Gov. Gavin Newsom said his administration will change course on two major state infrastructure projects, announcing Tuesday that he does not think the state should be focused on building a high-speed rail line that connects Los Angeles and San Francisco and that he favors one, not two, water tunnels under the Sacramento-San Joaquin Delta.
The comments during Newsom's first State of the State speech portend a decidedly different approach to the controversial projects than those of Newsom's predecessors, and raise significant questions about the future of both. Newsom made clear in the speech that he will not abandon high-speed rail altogether, but wants his administration to focus on completing the Central Valley portion of the line for now.
Newsom promised to "continue to push for more federal funding and federal dollars," adding: "But let's just get something done."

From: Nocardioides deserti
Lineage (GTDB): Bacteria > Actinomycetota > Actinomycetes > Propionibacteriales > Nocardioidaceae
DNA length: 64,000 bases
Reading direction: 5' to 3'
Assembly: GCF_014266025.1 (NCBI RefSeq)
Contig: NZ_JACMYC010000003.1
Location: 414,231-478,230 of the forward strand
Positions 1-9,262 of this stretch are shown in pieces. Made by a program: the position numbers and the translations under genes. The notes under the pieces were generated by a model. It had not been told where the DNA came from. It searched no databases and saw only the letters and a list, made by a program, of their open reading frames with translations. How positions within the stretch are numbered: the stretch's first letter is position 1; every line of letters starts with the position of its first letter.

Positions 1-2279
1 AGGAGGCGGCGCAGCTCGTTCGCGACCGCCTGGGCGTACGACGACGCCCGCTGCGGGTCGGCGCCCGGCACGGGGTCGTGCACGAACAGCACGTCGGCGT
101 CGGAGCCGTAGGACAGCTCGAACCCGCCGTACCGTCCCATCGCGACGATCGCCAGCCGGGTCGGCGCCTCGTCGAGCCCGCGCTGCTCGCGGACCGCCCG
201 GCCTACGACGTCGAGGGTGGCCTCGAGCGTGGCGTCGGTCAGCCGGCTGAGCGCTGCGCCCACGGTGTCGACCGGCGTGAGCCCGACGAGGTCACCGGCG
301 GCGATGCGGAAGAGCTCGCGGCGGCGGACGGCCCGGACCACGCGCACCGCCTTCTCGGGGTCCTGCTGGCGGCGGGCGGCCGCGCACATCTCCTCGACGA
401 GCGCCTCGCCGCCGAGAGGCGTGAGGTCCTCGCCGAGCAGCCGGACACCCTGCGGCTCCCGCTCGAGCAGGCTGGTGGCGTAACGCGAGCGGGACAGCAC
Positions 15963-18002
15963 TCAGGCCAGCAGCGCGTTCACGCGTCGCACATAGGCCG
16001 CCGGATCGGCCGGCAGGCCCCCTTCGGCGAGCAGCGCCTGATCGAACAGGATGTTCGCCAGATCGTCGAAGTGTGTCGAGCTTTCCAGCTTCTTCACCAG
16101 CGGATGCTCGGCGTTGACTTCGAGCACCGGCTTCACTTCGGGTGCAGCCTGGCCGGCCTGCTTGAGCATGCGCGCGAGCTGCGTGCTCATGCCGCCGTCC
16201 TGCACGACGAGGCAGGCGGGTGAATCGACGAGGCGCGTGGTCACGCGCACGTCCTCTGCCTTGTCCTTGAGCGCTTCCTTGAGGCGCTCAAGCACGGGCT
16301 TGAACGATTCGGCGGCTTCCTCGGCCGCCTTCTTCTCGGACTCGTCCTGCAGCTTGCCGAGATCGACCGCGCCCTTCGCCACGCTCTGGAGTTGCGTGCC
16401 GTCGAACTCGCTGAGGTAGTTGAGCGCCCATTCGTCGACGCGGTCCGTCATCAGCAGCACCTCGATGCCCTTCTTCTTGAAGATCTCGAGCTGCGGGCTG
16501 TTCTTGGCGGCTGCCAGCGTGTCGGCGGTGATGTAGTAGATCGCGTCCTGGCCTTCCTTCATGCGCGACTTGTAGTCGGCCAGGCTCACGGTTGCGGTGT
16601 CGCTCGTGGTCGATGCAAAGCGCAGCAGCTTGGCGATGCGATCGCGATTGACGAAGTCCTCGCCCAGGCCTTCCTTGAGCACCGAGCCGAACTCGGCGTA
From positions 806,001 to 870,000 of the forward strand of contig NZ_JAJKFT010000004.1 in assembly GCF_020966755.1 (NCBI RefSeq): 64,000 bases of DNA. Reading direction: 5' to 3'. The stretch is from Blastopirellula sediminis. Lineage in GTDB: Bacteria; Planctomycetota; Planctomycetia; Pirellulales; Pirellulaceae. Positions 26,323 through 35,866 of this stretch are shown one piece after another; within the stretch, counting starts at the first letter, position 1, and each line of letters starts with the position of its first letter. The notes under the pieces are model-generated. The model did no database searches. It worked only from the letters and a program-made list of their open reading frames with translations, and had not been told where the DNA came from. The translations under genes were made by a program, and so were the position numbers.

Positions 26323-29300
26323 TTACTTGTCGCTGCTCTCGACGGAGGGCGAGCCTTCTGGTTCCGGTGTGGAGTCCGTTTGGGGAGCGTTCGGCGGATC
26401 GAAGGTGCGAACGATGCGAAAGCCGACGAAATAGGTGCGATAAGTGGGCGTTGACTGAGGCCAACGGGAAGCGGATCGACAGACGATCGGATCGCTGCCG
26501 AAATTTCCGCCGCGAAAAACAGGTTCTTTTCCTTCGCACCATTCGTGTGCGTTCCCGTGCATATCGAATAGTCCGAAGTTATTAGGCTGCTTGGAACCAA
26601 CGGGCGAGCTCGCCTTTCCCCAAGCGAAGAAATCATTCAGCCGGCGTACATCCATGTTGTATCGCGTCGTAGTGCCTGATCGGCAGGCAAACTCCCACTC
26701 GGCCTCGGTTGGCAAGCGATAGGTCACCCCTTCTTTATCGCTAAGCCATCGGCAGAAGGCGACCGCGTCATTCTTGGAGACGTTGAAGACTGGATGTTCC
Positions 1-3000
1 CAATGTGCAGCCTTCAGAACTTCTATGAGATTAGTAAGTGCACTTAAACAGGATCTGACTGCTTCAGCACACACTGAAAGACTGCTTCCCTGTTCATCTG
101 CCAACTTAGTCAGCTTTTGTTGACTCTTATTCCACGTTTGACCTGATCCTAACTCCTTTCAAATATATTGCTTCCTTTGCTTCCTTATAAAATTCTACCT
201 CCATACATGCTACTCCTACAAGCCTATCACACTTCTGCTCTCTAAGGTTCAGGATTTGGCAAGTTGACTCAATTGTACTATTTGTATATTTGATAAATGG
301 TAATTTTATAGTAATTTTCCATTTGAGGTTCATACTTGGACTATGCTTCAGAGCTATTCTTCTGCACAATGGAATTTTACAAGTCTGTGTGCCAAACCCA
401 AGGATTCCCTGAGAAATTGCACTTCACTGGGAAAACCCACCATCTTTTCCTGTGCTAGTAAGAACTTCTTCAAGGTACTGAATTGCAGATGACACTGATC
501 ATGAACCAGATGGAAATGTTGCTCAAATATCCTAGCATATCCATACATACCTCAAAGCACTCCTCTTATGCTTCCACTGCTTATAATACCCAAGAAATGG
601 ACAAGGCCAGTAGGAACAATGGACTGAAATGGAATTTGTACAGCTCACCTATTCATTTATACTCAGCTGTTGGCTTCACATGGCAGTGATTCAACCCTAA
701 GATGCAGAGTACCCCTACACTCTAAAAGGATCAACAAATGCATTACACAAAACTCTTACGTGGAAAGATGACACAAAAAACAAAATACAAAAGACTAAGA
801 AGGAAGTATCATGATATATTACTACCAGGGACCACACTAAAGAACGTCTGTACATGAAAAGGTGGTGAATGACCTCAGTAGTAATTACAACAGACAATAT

Less clear is what his change of course on the Delta tunnels will mean for that project.
The new governor had made national news just one day earlier, when he announced he would pull National Guard troops from the U.S.-Mexico border in defiance of President Trump.
In Tuesday's sweeping, 43-minute speech, Newsom reiterated that rebuke of Trump — but quickly moved on to issues closer to home. He announced proposals to tackle some of the state's most pressing problems, including housing and homelessness, the lack of clean drinking water, education funding, health care costs and the state's changing workforce.
Newsom also said that 1 million Californians are plagued by water contaminated by lead, arsenic and uranium, and called for a solution; said he would propose a strategy for dealing with the bankrupt utility, PG&E, within 60 days; called for more education spending and accountability in schools; said he would appoint a new commission on homelessness, chaired by Sacramento Mayor Darrell Steinberg, and put $500 million into emergency shelters around the state.